Tags: Alzheimer's/Dementia | memory | loss | therapy | drug | free | alzheimer

Can Non-Drug Therapy Help With Memory Loss?

Can Non-Drug Therapy Help With Memory Loss?
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By    |   Wednesday, 14 March 2018 11:15 AM

You know the feeling: You’ve misplaced your keys for what seems to be the zillionth time, or forget the name of a friend you’ve known for years. Does this mean that you’re on the way to developing Alzheimer’s disease?

Not necessarily, experts say. What you’re experiencing may simply be a minor memory lapse tied to growing older, or mild cognitive impairment (MCI) — a common condition that may, or may not, progress to Alzheimer’s disease.

The good news is that a handful of non-drug treatments — including a therapy known as neurofeedback training — can help with memory lapses and MCI.

“If you can catch someone in the early stages of memory loss, you may be able to slow down the degeneration of their brain,” says Ed Carlton, a chiropractor and certified neurofeedback trainer.

“The idea behind neurofeedback is that, if you can get the brain to exercise, you can get it to work more efficiently.”

Carlton says he’s had the greatest success with using neurofeedback with MCI patients, not those who already have Alzheimer’s disease.

MCI is a condition in which a person has mild but measurable changes in their thinking ability that are noticeable, but do not affect their ability to carry out everyday activities.

Approximately 15-20 percent of people aged 65 or older have MCI, the Alzheimer’s Association says.

People with MCI are 32 percent more likely to develop Alzheimer’s disease within five years, and the risk is higher for those that have memory problems, research shows.

There are no medications currently approved to treat MCI. In addition, drugs approved to treat Alzheimer’s disease don’t prevent the progression of MCI to dementia.

But neurofeedback training has had promising results.

The training involves seating a person with MCI in front of a video screen and recording his or her brain waves while watching a video.

“You have to be working with a patient who can still focus in front of a video monitor,” Carlton notes.

If these brain waves show that the person has become inattentive, the screen momentarily flickers or blurs, forcing the person to focus on it again.

“If these corrections are performed sufficiently, the brain will develop new neural pathways” that boost brain power and memory, he says.

Neurofeedback training, which costs about $100 per session, is not covered by health insurance. Generally, 30-40 sessions are needed to obtain lasting results, he notes.

According to Carlton, there are no age limits, and he has treated patients even in their 90s with good results, he says.

Several large-scale clinical studies are underway to examine the potential benefits of neurofeedback training in MCI and Alzheimer’s disease.

But some smaller research efforts have had promising results, suggesting neurofeedback training can improve cognition in some people, including those with Alzheimer’s disease.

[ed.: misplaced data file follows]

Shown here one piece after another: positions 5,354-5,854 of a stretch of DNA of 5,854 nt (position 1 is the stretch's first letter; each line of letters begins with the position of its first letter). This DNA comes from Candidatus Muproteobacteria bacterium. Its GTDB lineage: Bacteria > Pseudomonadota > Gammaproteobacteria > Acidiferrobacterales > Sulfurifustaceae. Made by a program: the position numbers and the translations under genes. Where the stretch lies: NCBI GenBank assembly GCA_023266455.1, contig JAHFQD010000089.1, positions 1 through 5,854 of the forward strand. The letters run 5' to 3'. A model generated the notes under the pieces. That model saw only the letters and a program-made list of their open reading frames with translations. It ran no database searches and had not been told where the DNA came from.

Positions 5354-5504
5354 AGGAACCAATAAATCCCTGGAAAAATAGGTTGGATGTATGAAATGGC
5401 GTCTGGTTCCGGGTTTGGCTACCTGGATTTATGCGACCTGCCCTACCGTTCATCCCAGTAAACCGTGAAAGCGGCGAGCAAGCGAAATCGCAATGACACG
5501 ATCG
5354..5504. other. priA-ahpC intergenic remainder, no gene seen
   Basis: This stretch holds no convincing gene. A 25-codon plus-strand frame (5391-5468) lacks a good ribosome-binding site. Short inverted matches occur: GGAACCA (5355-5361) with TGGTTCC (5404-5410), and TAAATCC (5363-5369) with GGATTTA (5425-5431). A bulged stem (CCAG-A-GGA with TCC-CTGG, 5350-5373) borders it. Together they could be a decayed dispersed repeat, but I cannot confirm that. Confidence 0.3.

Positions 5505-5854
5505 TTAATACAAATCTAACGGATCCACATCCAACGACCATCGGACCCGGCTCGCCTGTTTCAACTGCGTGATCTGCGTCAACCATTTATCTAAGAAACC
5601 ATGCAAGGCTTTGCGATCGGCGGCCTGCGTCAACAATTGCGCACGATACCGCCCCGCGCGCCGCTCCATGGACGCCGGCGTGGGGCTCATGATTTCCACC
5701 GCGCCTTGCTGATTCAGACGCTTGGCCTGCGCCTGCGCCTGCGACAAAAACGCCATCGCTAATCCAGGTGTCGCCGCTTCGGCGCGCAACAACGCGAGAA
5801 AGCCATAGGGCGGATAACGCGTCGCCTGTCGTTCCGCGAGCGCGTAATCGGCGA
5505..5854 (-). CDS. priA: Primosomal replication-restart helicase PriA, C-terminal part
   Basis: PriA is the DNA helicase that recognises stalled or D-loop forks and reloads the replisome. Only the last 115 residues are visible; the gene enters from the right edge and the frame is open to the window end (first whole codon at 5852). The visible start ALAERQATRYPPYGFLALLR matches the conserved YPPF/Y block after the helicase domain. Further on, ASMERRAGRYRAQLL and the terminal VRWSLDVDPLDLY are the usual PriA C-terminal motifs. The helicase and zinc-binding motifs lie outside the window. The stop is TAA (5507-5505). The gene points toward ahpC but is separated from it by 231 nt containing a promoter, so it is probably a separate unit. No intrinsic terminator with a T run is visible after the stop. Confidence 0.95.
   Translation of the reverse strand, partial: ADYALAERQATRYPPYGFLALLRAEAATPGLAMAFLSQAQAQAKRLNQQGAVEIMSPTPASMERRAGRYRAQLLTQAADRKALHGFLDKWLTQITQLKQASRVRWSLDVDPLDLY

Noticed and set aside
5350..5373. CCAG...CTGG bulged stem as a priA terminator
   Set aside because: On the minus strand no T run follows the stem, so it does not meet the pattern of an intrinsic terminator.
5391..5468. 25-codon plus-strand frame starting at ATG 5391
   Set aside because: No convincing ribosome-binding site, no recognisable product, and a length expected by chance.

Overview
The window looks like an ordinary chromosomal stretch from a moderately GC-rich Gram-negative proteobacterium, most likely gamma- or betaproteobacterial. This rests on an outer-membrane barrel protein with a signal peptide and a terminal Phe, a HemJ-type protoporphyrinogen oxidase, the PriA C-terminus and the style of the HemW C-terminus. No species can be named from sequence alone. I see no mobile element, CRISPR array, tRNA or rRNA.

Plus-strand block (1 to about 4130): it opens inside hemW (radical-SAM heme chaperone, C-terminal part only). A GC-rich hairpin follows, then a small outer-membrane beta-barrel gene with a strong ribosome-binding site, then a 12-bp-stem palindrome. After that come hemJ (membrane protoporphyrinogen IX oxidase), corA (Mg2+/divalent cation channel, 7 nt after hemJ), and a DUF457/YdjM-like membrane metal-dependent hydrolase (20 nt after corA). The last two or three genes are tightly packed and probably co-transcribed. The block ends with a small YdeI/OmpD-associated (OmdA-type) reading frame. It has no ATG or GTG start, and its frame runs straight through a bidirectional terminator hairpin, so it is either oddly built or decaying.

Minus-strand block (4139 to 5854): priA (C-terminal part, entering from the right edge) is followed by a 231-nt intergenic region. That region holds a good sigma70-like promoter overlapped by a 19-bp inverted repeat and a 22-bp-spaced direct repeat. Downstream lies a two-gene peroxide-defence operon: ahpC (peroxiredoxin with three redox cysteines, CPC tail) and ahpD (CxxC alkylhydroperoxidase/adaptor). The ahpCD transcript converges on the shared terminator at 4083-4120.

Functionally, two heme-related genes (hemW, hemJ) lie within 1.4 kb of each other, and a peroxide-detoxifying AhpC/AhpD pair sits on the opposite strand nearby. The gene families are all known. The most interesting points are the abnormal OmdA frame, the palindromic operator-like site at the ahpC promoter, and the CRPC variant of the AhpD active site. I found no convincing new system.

A recent German study, published in Frontiers in Neurology, tracked 25 elderly patients — 10 diagnosed with Alzheimer’s and 15 who were healthy.

They were divided into two groups; one underwent neurofeedback training, and the other was given a sham treatment.

While the results showed no overall brain changes, the Alzheimer’s patients had improvements in their brain connectivity, suggesting that the treatment might counteract cognitive decline.

Another small study, published in Neurophysiology Clinician, examined the impact of neurofeedback on 10 patients with Alzheimer’s disease.

Researchers from the Netherlands found that patients, aged 61-90, who received neurofeedback training had improvements in their memory, and their other thinking functions remained stable.

The scientists noted, however, that the study is small and more research is needed.

In addition to neurofeedback training, Carlton and other experts note that research has shown a handful of strategies can help maintain and improve brain function as you age. Among them:

Check your medications: Some drugs, especially statins and blood pressure medications, can cause side effects that mimic dementia, such as memory loss and confusion. Ask your doctor if any drugs you are taking can have such effects or whether lowering the dosages you are taking might be a good idea, especially if you are age 65 and older.

Play brain games: Challenging your mind can help maintain your mental edge. Crossword puzzles, Sudoku, or on-line brain-training programs (Luminosity, Brain HQ, Cognifit) can all help keep the brain functioning optimally and boost memory.

Be active: Cardiovascular exercise boosts blood flow to the brain, which helps keep your thinking sharp. Less strenuous forms, like Zumba, Pilates or cycling, are excellent choices for older people.

Eat nutritious foods: Concentrate on whole foods, eliminating packaged, processed products from your diet. Boost your protein intake; eggs are a good choice, as well as limited amounts of red meat. But steer clear of sugar, which promotes inflammation that can damage your body’s blood vessels, including those in the brain.

Take fish oil: Omega-3 fatty acids in fish and fish oil pills have been shown to boost brain function. Take 500 to 1,000 milligrams of fish oil daily, experts recommend.

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Suffering from memory loss and worried about your risk for Alzheimer's? Experts say some lapses in memory are normal, particularly as we get older, and that more serious issues may require a doctor's attention. But there are steps you can take to help keep your mental edge as you age.
memory, loss, therapy, drug, free, alzheimer, dementia
Wednesday, 14 March 2018 11:15 AM
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